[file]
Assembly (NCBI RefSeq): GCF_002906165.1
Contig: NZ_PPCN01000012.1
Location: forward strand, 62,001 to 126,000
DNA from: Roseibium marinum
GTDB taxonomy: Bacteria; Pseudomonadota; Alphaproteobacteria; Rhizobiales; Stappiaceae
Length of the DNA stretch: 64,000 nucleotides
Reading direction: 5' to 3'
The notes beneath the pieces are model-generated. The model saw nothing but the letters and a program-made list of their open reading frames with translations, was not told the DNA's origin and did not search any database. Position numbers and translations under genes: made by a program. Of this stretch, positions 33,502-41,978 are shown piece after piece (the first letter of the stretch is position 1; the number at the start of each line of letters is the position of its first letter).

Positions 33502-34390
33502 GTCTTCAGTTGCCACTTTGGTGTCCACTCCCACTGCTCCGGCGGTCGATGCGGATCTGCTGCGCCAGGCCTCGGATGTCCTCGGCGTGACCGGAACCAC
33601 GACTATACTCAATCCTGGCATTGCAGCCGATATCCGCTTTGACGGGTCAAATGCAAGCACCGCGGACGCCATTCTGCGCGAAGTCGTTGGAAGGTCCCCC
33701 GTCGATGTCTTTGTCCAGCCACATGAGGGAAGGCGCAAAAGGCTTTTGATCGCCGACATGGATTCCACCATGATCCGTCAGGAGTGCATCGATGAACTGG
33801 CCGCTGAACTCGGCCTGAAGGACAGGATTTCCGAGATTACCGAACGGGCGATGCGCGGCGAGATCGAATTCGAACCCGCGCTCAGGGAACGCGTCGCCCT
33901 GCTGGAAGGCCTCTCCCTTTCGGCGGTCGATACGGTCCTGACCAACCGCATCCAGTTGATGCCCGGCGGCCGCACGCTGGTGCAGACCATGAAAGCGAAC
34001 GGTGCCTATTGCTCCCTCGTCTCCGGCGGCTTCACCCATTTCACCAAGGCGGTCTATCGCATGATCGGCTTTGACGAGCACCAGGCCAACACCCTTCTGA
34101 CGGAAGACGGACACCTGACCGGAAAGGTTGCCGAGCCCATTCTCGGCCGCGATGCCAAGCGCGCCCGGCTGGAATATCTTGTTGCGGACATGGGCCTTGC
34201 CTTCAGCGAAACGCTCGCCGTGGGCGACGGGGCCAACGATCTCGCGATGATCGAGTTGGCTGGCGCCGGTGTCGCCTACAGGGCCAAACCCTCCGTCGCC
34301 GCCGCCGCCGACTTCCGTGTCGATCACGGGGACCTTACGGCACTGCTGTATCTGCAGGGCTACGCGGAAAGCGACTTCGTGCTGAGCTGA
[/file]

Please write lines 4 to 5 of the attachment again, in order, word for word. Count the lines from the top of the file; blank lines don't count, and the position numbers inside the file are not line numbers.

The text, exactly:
DNA from: Roseibium marinum
GTDB taxonomy: Bacteria; Pseudomonadota; Alphaproteobacteria; Rhizobiales; Stappiaceae